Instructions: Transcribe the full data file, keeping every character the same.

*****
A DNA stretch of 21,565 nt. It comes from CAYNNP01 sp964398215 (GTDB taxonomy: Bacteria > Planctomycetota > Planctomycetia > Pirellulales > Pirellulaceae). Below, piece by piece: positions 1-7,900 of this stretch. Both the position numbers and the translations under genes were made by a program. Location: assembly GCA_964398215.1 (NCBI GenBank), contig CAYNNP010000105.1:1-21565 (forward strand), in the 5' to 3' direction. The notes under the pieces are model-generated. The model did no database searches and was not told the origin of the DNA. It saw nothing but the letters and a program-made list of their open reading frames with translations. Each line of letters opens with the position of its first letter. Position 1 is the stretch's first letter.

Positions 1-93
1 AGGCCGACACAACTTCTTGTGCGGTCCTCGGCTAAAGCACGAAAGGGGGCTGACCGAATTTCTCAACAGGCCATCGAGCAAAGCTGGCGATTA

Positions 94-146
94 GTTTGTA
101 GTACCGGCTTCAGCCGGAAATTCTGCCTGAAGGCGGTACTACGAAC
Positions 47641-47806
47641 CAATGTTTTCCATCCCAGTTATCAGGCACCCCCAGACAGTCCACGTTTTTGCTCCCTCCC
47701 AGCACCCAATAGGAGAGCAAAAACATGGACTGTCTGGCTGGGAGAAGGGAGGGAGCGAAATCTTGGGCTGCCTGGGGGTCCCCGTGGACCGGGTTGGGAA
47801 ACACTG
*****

A DNA stretch of 21,565 nt. It comes from CAYNNP01 sp964398215 (GTDB taxonomy: Bacteria > Planctomycetota > Planctomycetia > Pirellulales > Pirellulaceae). Below, piece by piece: positions 1-7,900 of this stretch. Both the position numbers and the translations under genes were made by a program. Location: assembly GCA_964398215.1 (NCBI GenBank), contig CAYNNP010000105.1:1-21565 (forward strand), in the 5' to 3' direction. The notes under the pieces are model-generated. The model did no database searches and was not told the origin of the DNA. It saw nothing but the letters and a program-made list of their open reading frames with translations. Each line of letters opens with the position of its first letter. Position 1 is the stretch's first letter.

Positions 1-93
1 AGGCCGACACAACTTCTTGTGCGGTCCTCGGCTAAAGCACGAAAGGGGGCTGACCGAATTTCTCAACAGGCCATCGAGCAAAGCTGGCGATTA

Positions 94-146
94 GTTTGTA
101 GTACCGGCTTCAGCCGGAAATTCTGCCTGAAGGCGGTACTACGAAC
Positions 47641-47806
47641 CAATGTTTTCCATCCCAGTTATCAGGCACCCCCAGACAGTCCACGTTTTTGCTCCCTCCC
47701 AGCACCCAATAGGAGAGCAAAAACATGGACTGTCTGGCTGGGAGAAGGGAGGGAGCGAAATCTTGGGCTGCCTGGGGGTCCCCGTGGACCGGGTTGGGAA
47801 ACACTG